Photos: Heights Mercantile, downtown apartment tower, more win ULI Houston’s 2019 annual awards

The Houston District Council of the Urban Land Institute announced the winners of its 2019 Development of Distinction Awards on Jan. 29.

Nearly 200 guests attended the awards event at The Astorian, according to a press release. The awards recognize developments and open spaces that demonstrate best practices in design, construction, economic viability, healthy places, marketing and management.

Click through the slideshow above to see the winners of the 2019 awards and read more about them.

The Star, a historic building redeveloped into a residential tower, beat out a brand-new office tower to win the “For-Profit – Large” category. Heights Mercantile, which was recently sold to an out-of-state investor, beat out another mixed-use redevelopment in East Downtown to win the “For-Profit – Small” category. The large category is for projects over 100,000 square feet, and the small category is for those under 100,000 square feet, per the release.

In the “Not-for-Profit” category, the newly built, sustainability-focused headquarters for a local organization called HARC beat the redevelopment of a well-known aquarium.

The restoration of Houston’s Emancipation Park won the “Open Space” category, beating a waterway project in The Woodlands and a flood-mitigation project in Clear Lake, the latter of which took home the “People’s Choice” award.

“Houston-area developers are creating places for people of all ages to convene, whether for work, entertainment or healthy activity,” Houston District Council Board Chair Abbey Roberson said in a November press release announcing the finalists. “These projects show that Houston is on the leading edge of national building trends.”

Finalists were selected by a nomination panel of Houston real estate leaders that included Acho Azuike, DC Partners; Scott Saenger, Jones|Carter; Sherry Weesner, Scenic Houston; Roger Soto, HOK; and Anissa Sabawala, O’Donnell/Snider.

The following three national real estate experts toured all of the projects in November to select the winners:

  • Kim Kacani, president of HHHunt Communities in Virginia;
  • Amanda Rhein, executive director of nonprofit Atlanta Land Trust in Georgia;
  • Bob Springer, senior vice president of commercial real estate banking for the commercial real estate banking team of Bank of America Merrill Lynch in Colorado.

Texas Capital Bank to relocate Galleria-area office amid growth

Dallas-based Texas Capital Bank NA (Nasdaq: TCBI) is relocating its Galleria-area office to accommodate its strong growth in the Houston market.

Texas Capital Bank leased 65,000 square feet at Four Oaks Place in the Uptown submarket, according to a spokesperson from Texas Capital Bank. The Dallas bank is building out space on floors 1, 15, 16 and 17, according to building permits filed with the City of Houston. The cost of the build out for the first floor is valued at $1 million, while floors 15, 16 and 17 each cost $1.5 million, per the building permits. In total, Texas Capital Bank is spending some $5.5 million on the office remodel.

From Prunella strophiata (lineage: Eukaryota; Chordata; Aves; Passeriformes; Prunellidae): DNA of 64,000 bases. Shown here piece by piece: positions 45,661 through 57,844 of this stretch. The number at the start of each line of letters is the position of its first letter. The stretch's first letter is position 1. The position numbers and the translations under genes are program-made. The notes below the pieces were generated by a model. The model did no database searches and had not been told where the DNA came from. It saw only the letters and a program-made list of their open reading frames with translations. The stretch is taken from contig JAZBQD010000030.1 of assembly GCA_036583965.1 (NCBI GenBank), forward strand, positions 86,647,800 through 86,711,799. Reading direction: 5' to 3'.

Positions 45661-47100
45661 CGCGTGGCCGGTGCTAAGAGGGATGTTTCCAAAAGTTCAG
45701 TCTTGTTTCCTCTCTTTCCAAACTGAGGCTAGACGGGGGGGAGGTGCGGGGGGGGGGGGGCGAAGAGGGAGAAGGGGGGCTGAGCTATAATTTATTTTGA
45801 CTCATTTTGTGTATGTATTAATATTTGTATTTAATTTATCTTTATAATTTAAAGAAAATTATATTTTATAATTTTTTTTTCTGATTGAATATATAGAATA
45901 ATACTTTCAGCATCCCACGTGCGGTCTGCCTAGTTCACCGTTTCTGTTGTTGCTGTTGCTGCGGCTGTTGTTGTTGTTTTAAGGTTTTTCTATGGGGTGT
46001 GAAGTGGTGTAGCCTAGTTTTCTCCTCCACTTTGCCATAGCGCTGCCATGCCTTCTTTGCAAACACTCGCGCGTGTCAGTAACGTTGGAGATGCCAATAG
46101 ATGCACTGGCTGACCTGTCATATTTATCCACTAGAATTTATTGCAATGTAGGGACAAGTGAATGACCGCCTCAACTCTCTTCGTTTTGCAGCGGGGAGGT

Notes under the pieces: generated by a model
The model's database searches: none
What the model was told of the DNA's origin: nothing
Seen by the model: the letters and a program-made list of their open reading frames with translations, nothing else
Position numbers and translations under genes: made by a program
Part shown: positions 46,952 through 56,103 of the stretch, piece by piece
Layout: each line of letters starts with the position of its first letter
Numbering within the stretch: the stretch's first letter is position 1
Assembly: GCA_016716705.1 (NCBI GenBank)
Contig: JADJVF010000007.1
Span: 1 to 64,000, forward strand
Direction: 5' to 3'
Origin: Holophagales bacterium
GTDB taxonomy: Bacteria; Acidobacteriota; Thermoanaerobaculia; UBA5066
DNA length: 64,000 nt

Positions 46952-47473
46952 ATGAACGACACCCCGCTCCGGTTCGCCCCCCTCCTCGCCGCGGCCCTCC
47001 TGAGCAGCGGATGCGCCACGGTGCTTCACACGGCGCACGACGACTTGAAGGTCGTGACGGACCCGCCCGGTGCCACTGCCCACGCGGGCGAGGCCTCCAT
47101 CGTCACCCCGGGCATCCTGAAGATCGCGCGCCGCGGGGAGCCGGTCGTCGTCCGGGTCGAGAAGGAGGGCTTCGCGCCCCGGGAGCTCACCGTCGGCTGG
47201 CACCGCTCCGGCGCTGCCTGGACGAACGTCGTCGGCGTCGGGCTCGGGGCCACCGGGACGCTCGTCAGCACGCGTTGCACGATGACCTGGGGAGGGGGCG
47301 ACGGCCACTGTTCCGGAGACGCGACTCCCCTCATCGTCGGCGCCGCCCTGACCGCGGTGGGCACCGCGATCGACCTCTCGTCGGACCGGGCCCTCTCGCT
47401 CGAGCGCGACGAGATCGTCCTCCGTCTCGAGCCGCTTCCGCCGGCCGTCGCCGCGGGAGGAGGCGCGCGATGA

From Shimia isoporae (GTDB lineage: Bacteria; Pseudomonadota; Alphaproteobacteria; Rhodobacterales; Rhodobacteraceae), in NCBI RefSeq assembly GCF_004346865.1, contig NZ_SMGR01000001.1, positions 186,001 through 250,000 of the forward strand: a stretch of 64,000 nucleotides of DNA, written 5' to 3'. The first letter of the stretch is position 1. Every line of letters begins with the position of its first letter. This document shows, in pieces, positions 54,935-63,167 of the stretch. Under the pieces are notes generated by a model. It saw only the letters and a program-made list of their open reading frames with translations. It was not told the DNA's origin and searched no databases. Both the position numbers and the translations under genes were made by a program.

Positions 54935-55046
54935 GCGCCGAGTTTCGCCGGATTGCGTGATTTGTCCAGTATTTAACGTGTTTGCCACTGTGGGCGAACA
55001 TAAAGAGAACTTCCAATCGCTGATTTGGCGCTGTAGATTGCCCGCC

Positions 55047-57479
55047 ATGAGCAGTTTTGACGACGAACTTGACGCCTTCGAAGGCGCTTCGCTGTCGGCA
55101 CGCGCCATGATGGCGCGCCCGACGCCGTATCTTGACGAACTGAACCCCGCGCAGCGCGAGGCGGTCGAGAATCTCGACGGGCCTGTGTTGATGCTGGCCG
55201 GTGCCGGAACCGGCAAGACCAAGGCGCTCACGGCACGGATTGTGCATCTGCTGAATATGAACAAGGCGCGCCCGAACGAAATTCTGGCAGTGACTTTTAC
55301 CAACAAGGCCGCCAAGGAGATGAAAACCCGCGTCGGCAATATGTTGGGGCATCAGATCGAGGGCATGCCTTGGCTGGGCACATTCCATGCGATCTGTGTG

Houston-based O’Donnell/Snider Construction LLC is the contractor handling the office build out, while Dallas-based Benson Hlavaty Architects Inc. designed the space, according to a Texas Capital Bank spokesperson. Mike Boehler at JLL and Lucian Bukowski at CBRE jointly represented the tenant in the office lease and Transwestern represented the landlord, according to Transwestern.

“As a result of our impressive growth in Houston over the past five years, where we’ve essentially tripled our loan and deposit base in the market, we are moving to accommodate our expanding business,” said John Sarvadi, Houston executive managing director for Texas Capital Bank, in a statement to the HBJ. “We look forward to continuing to serve our premier commercial banking and wealth management clients in our new space at Four Oaks Place.”

The bank’s current Galleria-area executive office is 48,000 square feet at 1 Riverway — less than a mile away from Four Oaks Place. Texas Capital Bank’s banking center on the first floor of 1 Riverway will close, but it will reopen on the first floor space of Four Oaks Place, according to a Texas Capital Bank spokesperson. The project is expected to be completed by March 1, according to a filing with the Texas Department of Licensing and Regulation.

Texas Capital Bank closed its 1 Riverway location for nearly two months starting in August 2017 after its space flooded during Hurricane Harvey’s devastation.

Texas Capital Bank also has an executive office located at 2930 W. Sam Houston Parkway N. in the Kempwood Building, according to the bank’s website. In October 2018, Houston-based MetroNational sold the 45,125-square-foot Kempwood Building to Amerix Capital.

Texas Capital Bank is the 13th-largest bank in the Houston market, according to data from the Federal Deposit Insurance Corp. As of June 30, 2018, Texas Capital Bank had over $2.41 billion in local deposits, per the FDIC. The bank does not operate any retail branches in Houston. Texas Capital Bank is a subsidiary of Dallas-based Texas Capital Bancshares Inc.

On Jan. 23, Texas Capital Bank released its fourth-quarter earnings. The bank recorded a net income of $71.9 million during the fourth quarter — a 61 percent increase from the fourth quarter a year before. But, the bank’s earnings per share of $1.38 fell behind market estimates of $1.60, according to Zacks Equity Research.